Interneuron Pharmaceuticals Inc. will meet with the FDA beforedeciding whether Phase III data on its stroke drug is sufficient forfiling.
The company reported further details Thursday from citicolineshowing the lowest (500 milligram) and highest (2,000 milligram) ofthree doses tested produced statistically significant benefits for thosein the 259-patient, placebo-controlled, double-blind study. It appearsthe 500 mg dose will be the one taken forward.
The company's stock (NASDAQ:IPIC) gained 11 percent Friday,moving up $3.63 to close at $37.13.
"We intend to meet with the FDA very soon and decide on anapproval strategy," said Bobby Sandage Jr., Interneuron's executivevice president of research and development. Regardless of the filingdecision, he said, the company plans to start a large trial in a monthor so measuring 500 mg of citicoline against placebo.
Citicoline, a small molecule, already is being marketed in Japan andparts of Europe for stroke and head trauma. The drug was discoveredby Richard Wurtman, Interneuron's scientific founder and director ofthe Clinical Research Center at the Massachusetts Institute ofTechnology, and licensed to Grupo Ferrer, of Barcelona, Spain.Interneuron, of Lexington, Mass., acquired a license to citicoline inthe U.S. and Canada in 1993.
The molecule is believed to have a dual mechanism of action. As aneuroprotectant, it may stabilize membranes so they don't get anaccumulation of free fatty acids, Sandage said. The neurorepairaspects come about because the drug provides the main ingredientsfor cell membrane generation, he said.
Another study testing the drug's ability to limit infarct size already isunder way. That came about after analysis of a subgroup of patientsconducted at Beth Israel Hospital in Boston suggested citicolinelimited infarct size following interrupted blood flow.
Data from the Phase III study "are very consistent with what theyfound in Japan and Europe," Sandage said, adding that theinvestigational new drug application Interneuron submitted to run thetrial contained data on more than 11,000 patients. The outcomescales used in the U.S. are not exactly the same as used elsewhere,however.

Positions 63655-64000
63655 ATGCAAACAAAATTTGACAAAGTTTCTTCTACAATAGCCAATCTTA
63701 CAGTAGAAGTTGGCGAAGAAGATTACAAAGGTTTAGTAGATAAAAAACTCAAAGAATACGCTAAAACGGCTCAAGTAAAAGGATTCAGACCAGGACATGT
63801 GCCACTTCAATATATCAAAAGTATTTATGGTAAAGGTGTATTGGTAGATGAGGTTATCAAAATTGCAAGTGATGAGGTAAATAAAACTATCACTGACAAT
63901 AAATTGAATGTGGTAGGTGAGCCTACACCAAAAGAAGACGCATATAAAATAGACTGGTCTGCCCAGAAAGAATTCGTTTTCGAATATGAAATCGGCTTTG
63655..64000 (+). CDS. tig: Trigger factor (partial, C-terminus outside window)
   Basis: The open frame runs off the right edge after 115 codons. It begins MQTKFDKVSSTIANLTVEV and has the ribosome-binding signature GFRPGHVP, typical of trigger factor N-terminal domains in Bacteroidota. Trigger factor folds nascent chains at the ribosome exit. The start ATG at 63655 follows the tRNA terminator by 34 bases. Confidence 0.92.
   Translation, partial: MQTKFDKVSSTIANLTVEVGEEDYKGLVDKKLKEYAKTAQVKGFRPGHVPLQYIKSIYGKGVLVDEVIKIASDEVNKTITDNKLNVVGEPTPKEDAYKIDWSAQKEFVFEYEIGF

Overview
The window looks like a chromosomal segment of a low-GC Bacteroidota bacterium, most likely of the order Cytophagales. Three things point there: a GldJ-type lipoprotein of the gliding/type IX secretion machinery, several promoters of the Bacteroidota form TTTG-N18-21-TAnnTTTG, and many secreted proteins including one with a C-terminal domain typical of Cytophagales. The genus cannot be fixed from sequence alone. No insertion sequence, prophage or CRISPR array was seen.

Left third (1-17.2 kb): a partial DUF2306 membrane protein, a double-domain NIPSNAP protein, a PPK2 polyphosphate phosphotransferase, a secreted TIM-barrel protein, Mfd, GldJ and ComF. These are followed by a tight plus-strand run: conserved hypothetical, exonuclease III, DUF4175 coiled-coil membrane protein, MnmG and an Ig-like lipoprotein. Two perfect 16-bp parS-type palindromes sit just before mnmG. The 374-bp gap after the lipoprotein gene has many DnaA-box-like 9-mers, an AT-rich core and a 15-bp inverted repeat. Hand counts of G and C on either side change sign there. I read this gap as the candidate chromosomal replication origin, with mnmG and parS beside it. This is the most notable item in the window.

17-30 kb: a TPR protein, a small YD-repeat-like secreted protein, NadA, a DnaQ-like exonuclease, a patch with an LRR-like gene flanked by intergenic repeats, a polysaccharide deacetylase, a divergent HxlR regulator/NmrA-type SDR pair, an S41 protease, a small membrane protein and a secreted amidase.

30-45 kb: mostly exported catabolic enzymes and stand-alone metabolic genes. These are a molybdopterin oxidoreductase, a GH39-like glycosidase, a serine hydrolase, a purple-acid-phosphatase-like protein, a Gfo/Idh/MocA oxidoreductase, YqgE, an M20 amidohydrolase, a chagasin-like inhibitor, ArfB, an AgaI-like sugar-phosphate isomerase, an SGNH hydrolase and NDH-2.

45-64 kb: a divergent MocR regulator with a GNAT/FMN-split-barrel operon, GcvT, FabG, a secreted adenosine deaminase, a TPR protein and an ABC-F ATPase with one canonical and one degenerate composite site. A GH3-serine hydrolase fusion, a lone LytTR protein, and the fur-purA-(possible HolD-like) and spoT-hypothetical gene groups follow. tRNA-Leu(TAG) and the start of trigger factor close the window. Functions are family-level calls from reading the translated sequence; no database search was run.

Drug Provides Flexibility
In the study patients were enrolled within 24 hours of the onset ofsymptoms, a much longer window than is being used with other drugsunder development. The primary efficacy outcome was improvedneurologic function as assessed by the Barthel Index, which uses a100-point rating scale.
Among those who received 500 mg of citicoline daily 53 percentachieved a Barthel Index score of 95 or more at 12 weeks, comparedwith 33 percent of placebo patients. Patients in the 500 mg groupachieved complete or near-complete recovery two weeks faster thanthose taking placebo.
Also, those taking 500 mg were more than twice as likely to haveminimal or no disability at 12 weeks following stroke vs. placebopatients, as measured by the NIH Stroke Scale. Using anothermeasurement, the Rankin Scale, global neurologic status wassignificantly improved with citicoline vs. placebo.
The middle citicoline dose of 1,000 mg did not reach statisticalsignificance. Researchers said the higher body weight of those in thatgroup may be one of the reasons for that result.
"Findings from this trial with citicoline reflect a similar degree ofefficacy to that of the clot-dissolving drug, t-PA, reportedpreviously," Wayne Clark, director of the Stroke Center at OregonHealth Sciences University, said in a prepared statement. "The broadwindow of treatment opportunity for citicoline, up to 24 hours post-stroke, combined with its oral dosage form and its well-toleratednature suggest that citicoline may be the most practical treatmentcurrently under development for stroke."
Genentech Inc., of South San Francisco, markets t-PA under thename Activase. The drug already is approved for myocardialinfarctions. The company filed a supplement to its product licenseapplication on March 18, 1996, seeking approval to market the drugfor stroke. Studies in that indication showed t-PA was most effectiveif given within three hours of a stroke.
On Thursday Cambridge NeuroScience Inc., of Cambridge, Mass.,presented data showing a high dose of its N-Methyl-D-Aspartate ionchannel blocker, Cerestat, had benefit in stroke patients. Thecompany and corporate collaborator, Germany-based BoehringerIngelheim GmbH, are planning pivotal studies.
Both the Cambridge NeuroScience and Interneuron data werepresented at the American Academy of Neurology meeting in SanFrancisco. n
-- Jim Shrine
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